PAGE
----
Pomegranate bonsai

The pomegranate bonsai: red flowers and rigid branches

Belonging to the Punicaceae family, the pomegranate bonsai appears as a plant with solitary flowers or clusters of three, present at the ends of the youngest branches. These are hermaphrodite flowers, red or orange. The branches are, instead, thorny and rigid, with deciduous, opposite leaves, with a smooth edge and a bright and intense green color. The resulting fruit is called balausta, and is a large and spherical berry. The grains that are found inside it are made up of a juicy, transparent pulp, and of a semi-rigid, white seed. The bonsaists appreciate the pomegranate in a particular way, not only for the pleasant aesthetic aspect of fruiting and flowering, but above all for the remarkable aptitude to easily receive the bonsai techniques of repotting, pruning and use of tutors. Considering the size of the bonsai branch and the size of the pomegranate fruit, it is advisable to avoid leaving more than two fruits per branch. Not to be confused with the dwarf pomegranate, characterized by non-edible fruits, the pomegranate bonsai, which reproduces by layering, seed and cutting, prefers to stay in direct exposure to the rays of the sun, in temperate and warm positions, regardless of the season; instead, it fears extreme cold, and for this reason it needs special protection with respect to frosts.

How to do watering

Like all bonsai, it must be wet at any time of the year, although of course the hottest days require more frequent watering: the plant, however, needs water whenever the substrate is dry. Given, therefore, that defining the scope and periodicity of the intervention is quite complicated, as variables depending on the climatic zone, the season, the vessel's size, the draining power and the amount of soil, however, the necessity applies as a universal rule. to water gradually and very slowly, so as to allow the soil to remain moist for as long as possible, retaining more water. In summer it is better to water the pomegranate bonsai early in the morning or in the evening hours; in winter, on the other hand, the water must be supplied during the hottest hours, however postponing the administration in case frosts are foreseen. As far as fertilization is concerned, useful to constantly integrate the nutrients that are consumed quickly, it must be done every twenty days from March to September, during the vegetative season, but not during flowering. Furthermore, interventions should be suspended in July and early August, in correspondence with the hottest days of summer.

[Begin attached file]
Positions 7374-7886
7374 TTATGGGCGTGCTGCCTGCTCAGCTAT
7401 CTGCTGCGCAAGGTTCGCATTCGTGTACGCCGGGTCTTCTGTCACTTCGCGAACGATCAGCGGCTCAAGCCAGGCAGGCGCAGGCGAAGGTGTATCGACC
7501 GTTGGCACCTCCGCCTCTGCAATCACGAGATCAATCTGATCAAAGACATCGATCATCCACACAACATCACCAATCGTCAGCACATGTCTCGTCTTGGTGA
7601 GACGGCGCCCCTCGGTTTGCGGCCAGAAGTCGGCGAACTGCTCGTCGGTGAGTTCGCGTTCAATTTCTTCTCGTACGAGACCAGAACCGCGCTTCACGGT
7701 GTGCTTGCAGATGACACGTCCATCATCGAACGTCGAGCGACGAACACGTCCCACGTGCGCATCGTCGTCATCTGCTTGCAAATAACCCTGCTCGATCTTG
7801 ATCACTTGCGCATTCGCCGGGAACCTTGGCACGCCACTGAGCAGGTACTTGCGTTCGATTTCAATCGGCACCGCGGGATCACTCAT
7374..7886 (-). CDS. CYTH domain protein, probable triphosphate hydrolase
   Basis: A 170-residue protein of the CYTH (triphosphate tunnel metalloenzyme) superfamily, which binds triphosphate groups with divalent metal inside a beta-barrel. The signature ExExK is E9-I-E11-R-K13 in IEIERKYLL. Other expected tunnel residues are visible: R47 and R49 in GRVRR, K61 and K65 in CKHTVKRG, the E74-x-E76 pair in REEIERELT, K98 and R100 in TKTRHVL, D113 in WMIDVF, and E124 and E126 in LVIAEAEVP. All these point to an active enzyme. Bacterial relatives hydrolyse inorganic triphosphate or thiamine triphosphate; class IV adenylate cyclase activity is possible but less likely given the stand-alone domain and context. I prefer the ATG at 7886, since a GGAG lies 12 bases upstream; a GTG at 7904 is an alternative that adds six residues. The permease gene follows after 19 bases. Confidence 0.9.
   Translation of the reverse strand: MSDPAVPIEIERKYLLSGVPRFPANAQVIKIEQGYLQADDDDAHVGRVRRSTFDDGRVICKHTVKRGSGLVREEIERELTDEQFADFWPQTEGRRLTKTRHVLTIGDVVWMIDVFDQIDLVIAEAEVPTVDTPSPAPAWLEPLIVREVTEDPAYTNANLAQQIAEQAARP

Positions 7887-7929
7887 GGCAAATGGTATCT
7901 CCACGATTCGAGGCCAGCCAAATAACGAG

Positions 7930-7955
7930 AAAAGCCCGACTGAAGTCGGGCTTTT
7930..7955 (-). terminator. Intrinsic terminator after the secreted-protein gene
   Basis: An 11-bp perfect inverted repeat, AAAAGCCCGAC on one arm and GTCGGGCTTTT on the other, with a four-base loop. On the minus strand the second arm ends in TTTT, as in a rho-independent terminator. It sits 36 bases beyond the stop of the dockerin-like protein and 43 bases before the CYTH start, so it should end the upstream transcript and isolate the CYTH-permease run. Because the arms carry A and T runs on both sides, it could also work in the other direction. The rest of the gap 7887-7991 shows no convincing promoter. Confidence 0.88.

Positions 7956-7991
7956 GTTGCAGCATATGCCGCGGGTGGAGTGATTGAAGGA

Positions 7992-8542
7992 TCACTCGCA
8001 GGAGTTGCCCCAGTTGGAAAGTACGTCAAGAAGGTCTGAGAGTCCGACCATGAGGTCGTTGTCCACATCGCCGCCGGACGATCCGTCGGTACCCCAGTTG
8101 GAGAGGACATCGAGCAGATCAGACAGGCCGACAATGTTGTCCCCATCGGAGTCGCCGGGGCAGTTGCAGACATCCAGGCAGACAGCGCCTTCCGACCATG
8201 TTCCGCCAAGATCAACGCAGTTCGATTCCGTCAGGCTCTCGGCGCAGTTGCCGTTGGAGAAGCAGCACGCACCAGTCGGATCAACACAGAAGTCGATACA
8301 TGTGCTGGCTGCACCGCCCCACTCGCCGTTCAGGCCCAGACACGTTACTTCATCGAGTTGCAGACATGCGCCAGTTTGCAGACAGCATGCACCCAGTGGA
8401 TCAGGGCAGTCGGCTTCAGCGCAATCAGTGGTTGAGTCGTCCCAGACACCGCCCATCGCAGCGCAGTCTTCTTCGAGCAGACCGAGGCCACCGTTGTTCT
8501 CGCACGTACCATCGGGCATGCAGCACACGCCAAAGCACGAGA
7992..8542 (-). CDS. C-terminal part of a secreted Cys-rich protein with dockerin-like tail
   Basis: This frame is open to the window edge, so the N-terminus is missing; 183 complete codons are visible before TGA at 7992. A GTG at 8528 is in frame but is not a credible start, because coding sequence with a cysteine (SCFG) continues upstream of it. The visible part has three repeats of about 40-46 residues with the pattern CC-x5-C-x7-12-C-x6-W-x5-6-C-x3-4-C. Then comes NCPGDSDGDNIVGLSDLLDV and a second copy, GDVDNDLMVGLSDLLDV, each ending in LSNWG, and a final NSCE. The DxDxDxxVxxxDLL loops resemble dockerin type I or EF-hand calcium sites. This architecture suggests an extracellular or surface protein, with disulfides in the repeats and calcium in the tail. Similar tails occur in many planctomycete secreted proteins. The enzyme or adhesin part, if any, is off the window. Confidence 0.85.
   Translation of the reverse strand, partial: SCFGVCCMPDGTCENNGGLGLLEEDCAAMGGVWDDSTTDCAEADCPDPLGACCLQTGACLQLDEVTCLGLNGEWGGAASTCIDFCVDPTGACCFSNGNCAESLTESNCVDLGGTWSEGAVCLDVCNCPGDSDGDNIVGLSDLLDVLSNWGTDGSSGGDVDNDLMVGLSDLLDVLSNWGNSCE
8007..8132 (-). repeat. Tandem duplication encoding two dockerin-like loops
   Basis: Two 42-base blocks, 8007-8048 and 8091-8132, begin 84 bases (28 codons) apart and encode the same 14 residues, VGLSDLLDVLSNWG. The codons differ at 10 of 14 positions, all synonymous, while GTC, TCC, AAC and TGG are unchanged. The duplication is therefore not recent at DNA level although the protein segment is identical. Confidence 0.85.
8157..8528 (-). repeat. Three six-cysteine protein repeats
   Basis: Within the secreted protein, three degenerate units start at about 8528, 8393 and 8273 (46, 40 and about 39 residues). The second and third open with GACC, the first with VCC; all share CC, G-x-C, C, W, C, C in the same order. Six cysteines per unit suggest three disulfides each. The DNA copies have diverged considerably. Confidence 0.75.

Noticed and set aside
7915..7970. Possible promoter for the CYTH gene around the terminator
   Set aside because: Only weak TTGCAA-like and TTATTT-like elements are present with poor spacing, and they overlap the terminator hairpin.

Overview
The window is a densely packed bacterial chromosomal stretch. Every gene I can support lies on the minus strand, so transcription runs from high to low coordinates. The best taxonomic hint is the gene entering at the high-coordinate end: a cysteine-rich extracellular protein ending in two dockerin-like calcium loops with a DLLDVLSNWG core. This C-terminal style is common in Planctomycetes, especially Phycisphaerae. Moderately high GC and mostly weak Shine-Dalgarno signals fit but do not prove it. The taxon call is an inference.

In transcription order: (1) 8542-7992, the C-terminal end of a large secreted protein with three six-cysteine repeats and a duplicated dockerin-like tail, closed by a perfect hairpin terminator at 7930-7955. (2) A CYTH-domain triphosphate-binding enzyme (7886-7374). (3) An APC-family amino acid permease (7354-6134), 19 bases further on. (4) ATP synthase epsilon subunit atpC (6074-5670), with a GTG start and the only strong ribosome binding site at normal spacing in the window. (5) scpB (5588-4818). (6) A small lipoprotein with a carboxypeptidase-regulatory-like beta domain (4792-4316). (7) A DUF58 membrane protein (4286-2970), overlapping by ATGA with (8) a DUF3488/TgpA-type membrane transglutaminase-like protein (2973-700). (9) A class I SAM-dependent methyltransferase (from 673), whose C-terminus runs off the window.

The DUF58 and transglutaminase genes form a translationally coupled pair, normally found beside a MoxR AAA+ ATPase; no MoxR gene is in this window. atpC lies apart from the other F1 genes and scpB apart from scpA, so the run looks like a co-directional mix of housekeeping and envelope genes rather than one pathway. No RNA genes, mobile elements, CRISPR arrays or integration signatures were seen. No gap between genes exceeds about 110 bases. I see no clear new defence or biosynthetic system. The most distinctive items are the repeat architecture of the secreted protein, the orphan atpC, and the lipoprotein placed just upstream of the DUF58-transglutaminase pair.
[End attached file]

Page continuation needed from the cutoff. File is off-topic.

Naturally, the plant must be protected from potential attacks by parasites: an effective preventive action is carried out by fungicides and insecticides, useful in particular to avoid damage caused by fungi, aphids and red spider. The treatments against parasites, however, must be concentrated during the winter season, at the time of vegetative rest, when the bonsai has no leaves, while they must be avoided in the flowering period.

Threads and tie-rods to manage plant growth

During growth, the formation of the plant can be helped by the use of tie rods and wires, to be applied on young branches (more sensitive and therefore more elastic: they can be corrected more easily, but care must be taken because they are also more delicate) . Using copper wires two or three millimeters in diameter, the branches can be lowered, anchoring them to the vase. Furthermore, the action of the braces, preferably usable in the vegetative period, should not be underestimated. The root system produced by pomegranate bonsai it is quite large: for this reason, there is a need for quite frequent repotting, at most every three years, both for the young specimens and for the old specimens. The operation must be carried out in spring, when the buds begin to be activated. To avoid stagnation of water, the substratum, strictly non-acidic, must be sufficiently draining: the recommended composition provides for fifteen per cent of universal soil, possibly filtered, fifteen per cent of coarse sand and seventy per cent of akadama; alternatively, a fifteen percent leaf mold and eighty-five percent akadama can be used. When repotting is done, it must be ensured that the root system does not present asphyxia, and that rootlets exist upstream of the primary root that allow it to survive at the root and the branch connected to it. It is good to know that the pomegranate bonsai does not digest the transplants, as it has the tendency to originate the capillaries at the apex of the root apparatus: this is why the cutting of the roots requires moderation and attention.

Pomegranate bonsai: Styles and fertilizer

Speaking of styles, the pomegranate bonsai welcomes the inclined trunk, the cascading trunk, the multritronchus, the casual erect or the raft-shaped trunk. The fertilizer to be administered must have a low nitrogen content, and high amounts of potassium and phosphorus: the ideal solution is represented by fish meal, rapeseed and bone meal based tablets.